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_bugleboy
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PostPosted: Wed Apr 03, 2002 6:19 am    Post subject: Reply with quote

Martin,

If only one soloist, then I guess the lead part must be a different player or over dubbed. I'd be interested in other musician credits on the album and a date the recording was made?



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[ This Message was edited by: bugleboy on 2002-04-03 09:21 ]
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BADBOY-DON
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PostPosted: Wed Apr 03, 2002 6:39 pm    Post subject: Reply with quote

George...A HUGE BIGGIEEE' THANKS!!!
What a style and profile, "Flight of the Screeech Ant!!!" I LV IT!!)) TOOOOCOOL!!!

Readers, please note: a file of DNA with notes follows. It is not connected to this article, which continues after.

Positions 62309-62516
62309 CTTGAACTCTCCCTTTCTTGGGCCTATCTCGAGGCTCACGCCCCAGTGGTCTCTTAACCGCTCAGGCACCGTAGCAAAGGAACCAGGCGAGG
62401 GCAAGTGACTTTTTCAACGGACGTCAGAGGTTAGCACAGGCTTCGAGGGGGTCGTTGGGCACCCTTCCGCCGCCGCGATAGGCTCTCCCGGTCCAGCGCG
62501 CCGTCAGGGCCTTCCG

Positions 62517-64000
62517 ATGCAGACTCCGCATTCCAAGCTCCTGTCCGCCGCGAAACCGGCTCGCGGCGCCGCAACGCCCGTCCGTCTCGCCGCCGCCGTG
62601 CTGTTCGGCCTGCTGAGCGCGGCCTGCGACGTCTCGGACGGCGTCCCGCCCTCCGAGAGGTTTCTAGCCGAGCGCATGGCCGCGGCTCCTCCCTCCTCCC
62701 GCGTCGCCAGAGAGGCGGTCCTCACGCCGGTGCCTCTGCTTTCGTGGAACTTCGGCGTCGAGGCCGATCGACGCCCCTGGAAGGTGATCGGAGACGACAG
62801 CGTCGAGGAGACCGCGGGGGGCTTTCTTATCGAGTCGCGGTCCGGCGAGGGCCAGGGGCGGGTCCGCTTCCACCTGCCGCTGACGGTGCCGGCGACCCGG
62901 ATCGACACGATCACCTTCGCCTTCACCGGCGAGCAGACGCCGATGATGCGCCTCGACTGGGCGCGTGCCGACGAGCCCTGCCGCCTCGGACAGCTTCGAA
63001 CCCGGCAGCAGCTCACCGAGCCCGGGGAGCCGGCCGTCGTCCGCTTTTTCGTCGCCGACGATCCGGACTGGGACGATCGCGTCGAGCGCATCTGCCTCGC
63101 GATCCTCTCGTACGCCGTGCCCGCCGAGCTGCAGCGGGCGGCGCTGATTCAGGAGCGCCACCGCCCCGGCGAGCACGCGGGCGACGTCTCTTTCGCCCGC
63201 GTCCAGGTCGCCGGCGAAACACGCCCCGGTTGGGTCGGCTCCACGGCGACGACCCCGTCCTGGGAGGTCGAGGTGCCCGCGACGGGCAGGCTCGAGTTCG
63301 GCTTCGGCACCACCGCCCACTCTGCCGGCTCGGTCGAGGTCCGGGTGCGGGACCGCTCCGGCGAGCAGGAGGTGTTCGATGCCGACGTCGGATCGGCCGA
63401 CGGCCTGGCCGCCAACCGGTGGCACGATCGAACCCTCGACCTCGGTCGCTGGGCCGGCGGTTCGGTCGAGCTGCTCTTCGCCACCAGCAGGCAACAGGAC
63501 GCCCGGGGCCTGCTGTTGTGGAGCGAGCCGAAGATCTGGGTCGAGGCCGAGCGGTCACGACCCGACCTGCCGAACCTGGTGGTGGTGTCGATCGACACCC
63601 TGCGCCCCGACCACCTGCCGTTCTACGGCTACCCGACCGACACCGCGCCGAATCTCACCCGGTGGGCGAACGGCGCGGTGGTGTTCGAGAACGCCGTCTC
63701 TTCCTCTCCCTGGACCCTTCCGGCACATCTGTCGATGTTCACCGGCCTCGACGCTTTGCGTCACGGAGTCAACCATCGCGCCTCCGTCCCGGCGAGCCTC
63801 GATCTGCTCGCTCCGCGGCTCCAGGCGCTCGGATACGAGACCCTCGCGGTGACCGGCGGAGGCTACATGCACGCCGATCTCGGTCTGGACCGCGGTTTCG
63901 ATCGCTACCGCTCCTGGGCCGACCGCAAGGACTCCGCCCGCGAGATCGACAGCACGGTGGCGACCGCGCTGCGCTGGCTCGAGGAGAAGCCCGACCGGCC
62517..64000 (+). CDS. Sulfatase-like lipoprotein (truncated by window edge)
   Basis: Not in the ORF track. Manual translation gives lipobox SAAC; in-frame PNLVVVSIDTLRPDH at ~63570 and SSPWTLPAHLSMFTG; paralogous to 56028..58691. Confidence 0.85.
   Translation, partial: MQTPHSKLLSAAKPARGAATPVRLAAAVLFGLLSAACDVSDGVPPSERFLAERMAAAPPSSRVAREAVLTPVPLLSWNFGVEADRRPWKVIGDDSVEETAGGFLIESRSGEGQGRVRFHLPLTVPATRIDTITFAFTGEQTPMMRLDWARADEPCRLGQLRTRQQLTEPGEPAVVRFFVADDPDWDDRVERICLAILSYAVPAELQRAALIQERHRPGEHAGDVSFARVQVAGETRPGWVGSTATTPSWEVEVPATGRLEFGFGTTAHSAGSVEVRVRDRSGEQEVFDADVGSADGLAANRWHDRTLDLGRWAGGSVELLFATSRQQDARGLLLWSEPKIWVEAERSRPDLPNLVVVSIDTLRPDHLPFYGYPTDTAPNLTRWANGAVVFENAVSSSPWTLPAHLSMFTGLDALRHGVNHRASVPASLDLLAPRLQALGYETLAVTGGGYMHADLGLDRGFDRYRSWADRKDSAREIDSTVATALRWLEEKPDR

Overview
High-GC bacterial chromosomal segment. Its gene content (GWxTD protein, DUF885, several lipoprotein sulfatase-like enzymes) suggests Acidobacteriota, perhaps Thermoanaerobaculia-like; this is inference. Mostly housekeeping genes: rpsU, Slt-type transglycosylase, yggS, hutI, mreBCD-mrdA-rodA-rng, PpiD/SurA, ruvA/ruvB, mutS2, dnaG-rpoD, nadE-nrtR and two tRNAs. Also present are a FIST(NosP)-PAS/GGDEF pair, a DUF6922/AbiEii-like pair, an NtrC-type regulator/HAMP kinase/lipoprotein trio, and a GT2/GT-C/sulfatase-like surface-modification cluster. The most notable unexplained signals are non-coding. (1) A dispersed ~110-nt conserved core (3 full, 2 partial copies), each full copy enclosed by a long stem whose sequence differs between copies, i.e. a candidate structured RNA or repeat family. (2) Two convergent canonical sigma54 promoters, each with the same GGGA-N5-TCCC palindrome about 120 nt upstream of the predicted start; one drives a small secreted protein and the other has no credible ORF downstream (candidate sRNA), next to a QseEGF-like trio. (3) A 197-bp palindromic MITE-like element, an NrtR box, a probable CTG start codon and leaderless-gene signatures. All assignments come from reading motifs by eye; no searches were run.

I would really love to hear a clip of that old piece..."My Cherry's Red and my bottom is Apple-white...uh??? Not quite???? When I was in high school...I played that piece over and over and over again...I was hynotized by that slurr. My family and neighbors were always yelling at me to play something difffernt. It took a while but finally I had that glizzzie-deech' down to a science on my old Conn Connie."
Any idea where I can find a clip of that great old showboatin' piece????
Again....what a great Fof the strato BB~~~)
Thanks...George, keep the clips-a-commin'
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_bugleboy
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PostPosted: Wed Apr 03, 2002 10:21 pm    Post subject: Reply with quote

All of Prez's stuff is on audiogalaxy, right there for the takin'.
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trjeam
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PostPosted: Thu Apr 04, 2002 2:18 pm    Post subject: Reply with quote

yeah I get all the perez prado stuff can be downloaded from audiogalaxy.com

Oh and to anyone that ever wondered why young trumpet players want to play in the upper register is so much is because of songs like those.